Tipster Tuesday: FREE, $1.00 & $2.00 School and Home Office Supplies at Staples This Week

Go to Staples for some fantastic deals on school and home office supplies. Prices are good from 3/15-3/21. (Limit 2 per item- except as specified for Delta Elite pens. While supplies last. In store only.)

FREE AFTER EASY REBATE- Staples Delta Elite retractable ballpoint pens, black 2/pack (5.29-$2.30 instant savings -$2.99 Easy Rebate= FREE (Limit 1 rebate per customer)
$1.00 BIC Ultra Rround Stic Grip ballpoint pens, medium, black, 12/pack
$1.00 Pilot FriXion Ball gel pens, fine, assorted, 3/pack
$1.00 BIC Atlantis ballpoint pens, medium, assorted, 4/pack
$2.00 Staples gel stick pens, medium 12/pack
$1.00 Staples assorted mechanical pencils 12/pack
$1.00 Ticonderoga pencils 12/pack
$1.00 BIC Brite Liner assorted highlighters, 5/pack
$1.00 Crayola crayons standard, 24/pack

$1.00 HammerMill CopyPlus copy paper, 500 sheets/ream
$1.00 Staples Accel 4.25″x5.5″ fat book, 200 sheets (this is a spiral bound paper notebook)
$1.00 Writing pads, perforated, letter size, white, wide ruled, 3/pack
$1.00 AFTER EASY REBATE- Staples photo plus 4″x6″ paper 60/pack (this is paper for printing your digital photos on)
$2.00 Staples ruled index cards, 3″x5″, white, 500 pack
$1.00 Staples Pull & Seal #10 Envelopes, 25/pack
$1.00 ALL 12/pack Staples clasp envelopes

$2.00 Post-it 1/2″ unprinted tape flags, 4/pack
$1.00 Scotch Magic tape dispenser, 3/4″ x 850″
$1.00 Staples glue sticks, 4/pack

$1.00 Staples binder 3-hole punch
$2.00 Westcott 7″ soft-handle scissors
$2.00 Staples black full-strip stapler value pack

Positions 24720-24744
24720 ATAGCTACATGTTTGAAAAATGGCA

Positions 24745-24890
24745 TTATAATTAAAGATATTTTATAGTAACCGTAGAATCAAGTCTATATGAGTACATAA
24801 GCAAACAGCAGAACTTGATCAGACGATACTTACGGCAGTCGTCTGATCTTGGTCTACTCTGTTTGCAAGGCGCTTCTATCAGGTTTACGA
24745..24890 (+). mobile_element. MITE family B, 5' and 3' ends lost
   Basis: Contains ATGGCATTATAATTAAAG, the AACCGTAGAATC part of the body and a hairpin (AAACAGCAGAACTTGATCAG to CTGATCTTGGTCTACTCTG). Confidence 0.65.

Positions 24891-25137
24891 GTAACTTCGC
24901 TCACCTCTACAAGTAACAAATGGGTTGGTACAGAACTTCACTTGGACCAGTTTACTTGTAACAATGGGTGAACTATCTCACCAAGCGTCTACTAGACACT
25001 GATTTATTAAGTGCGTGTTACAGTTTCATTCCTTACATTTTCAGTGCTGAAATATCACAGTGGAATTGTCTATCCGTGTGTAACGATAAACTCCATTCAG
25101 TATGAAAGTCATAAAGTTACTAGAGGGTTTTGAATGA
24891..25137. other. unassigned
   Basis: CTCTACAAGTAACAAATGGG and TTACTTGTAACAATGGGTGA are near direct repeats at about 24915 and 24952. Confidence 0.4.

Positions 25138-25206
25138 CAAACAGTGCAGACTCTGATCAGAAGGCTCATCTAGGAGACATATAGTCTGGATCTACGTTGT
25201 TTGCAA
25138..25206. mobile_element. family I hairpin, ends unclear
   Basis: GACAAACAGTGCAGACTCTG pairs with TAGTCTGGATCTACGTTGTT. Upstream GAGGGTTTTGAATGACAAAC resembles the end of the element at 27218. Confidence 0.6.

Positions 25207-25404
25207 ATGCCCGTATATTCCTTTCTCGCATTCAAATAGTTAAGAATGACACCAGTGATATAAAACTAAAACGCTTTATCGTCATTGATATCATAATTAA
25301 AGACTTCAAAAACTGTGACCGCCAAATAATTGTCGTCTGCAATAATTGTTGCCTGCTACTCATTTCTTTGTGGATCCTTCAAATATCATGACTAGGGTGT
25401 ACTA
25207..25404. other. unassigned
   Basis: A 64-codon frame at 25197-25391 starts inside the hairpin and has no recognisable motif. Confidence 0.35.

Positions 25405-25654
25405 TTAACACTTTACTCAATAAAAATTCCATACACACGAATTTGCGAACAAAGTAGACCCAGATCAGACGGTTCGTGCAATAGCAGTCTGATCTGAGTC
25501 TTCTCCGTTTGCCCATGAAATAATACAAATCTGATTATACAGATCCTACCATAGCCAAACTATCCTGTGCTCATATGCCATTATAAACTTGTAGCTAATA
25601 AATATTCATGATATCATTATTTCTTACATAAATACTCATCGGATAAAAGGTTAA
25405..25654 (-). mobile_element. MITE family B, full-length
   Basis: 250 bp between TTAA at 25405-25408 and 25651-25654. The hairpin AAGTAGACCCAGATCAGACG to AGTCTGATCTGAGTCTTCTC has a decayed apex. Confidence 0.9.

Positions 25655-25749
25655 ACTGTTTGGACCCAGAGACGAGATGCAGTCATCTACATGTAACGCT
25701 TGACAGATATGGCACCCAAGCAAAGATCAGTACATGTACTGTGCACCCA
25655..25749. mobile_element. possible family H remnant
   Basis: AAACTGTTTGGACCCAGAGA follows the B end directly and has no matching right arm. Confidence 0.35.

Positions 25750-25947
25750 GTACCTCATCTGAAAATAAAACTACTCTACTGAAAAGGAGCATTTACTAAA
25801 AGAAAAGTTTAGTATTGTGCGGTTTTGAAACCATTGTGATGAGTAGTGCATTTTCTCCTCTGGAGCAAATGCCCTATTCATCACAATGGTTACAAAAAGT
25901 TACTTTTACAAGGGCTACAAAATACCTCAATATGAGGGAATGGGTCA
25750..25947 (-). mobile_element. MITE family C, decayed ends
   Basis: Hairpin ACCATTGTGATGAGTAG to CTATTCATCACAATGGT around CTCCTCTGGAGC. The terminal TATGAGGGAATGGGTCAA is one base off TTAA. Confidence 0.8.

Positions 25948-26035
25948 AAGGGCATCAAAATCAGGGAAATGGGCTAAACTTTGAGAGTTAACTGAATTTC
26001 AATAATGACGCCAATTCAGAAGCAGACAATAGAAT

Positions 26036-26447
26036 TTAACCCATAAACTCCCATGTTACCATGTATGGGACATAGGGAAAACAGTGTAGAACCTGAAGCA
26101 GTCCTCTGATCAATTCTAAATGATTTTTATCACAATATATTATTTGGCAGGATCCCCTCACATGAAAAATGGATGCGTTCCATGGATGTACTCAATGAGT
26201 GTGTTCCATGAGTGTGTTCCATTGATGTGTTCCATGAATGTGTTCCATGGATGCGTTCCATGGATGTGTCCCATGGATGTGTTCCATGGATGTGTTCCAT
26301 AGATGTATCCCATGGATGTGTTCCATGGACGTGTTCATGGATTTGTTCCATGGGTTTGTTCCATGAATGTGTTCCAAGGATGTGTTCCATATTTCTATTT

$1.00 Staples soft grip binder clips, medium, 12/pack

Get $3 back in Staples Rewards (per cartridge) when you recycle any ink and toner (limit 10 cartridges per customer per month). Visit for full program details.


Why Not Consider Wednesday: Why You Should Be Tracking Your Spending Part 2

Why You Should Be Tracking Your Spending- Part 1 discussed using a spreadsheet to track your spending and to make projections about what you may spend in the months to come so you could have an idea of what your expenses might be for the year. 

In order to facilitate this process, we have put a link on the right hand side of this blog.  If you click on: Track Your Spending Spreadsheet 2009 you will be directed to a spreadsheet that has been uploaded as a google document so we can link to it here.  You can click on File, Export, .xls and the document will be saved on your computer as an excel spreadsheet. Once this has been done, you can start adding figures in the boxes and calculating your own spending.

Note: the areas highlighted in Grey, Yellow and Pink are formula driven.  If you enter something into these areas, it will destroy the formulas and the spreadsheet will not work properly.  We would recommend staying away from these areas completely.

I use a similar spreadsheet, not only to track my actual spending but also to track my projected spending.  Here is what I do to distinguish between those dollar amounts that I have actually spent from those that I anticipate I will be spending.  I highlight the ones still to be spent in red.  At the top right of the excel spreadsheet you will see a paint bucket. Make sure you are in the box you want to highlight.  Now, click on the arrow to the right of the paint bucket.  This will allow you to select the color you want to use.  Now, the box will become highlighted in the color you have selected.  When you want to remove the highlighting, for instance, when you have paid the bill and the figure ceases to be a projected one and becomes an actual one, make sure you are on the excel box you want to remove the highlighting from, click on the arrow to the right of the paint bucket and select no fill.  This will remove the highlighting. 

I like doing this, not only because I can see what I expect to pay for things going forward, but, it also helps me make sure I have not missed paying a bill.  If I get to the end of the month and I still have items in red, I know that those items have not yet been paid.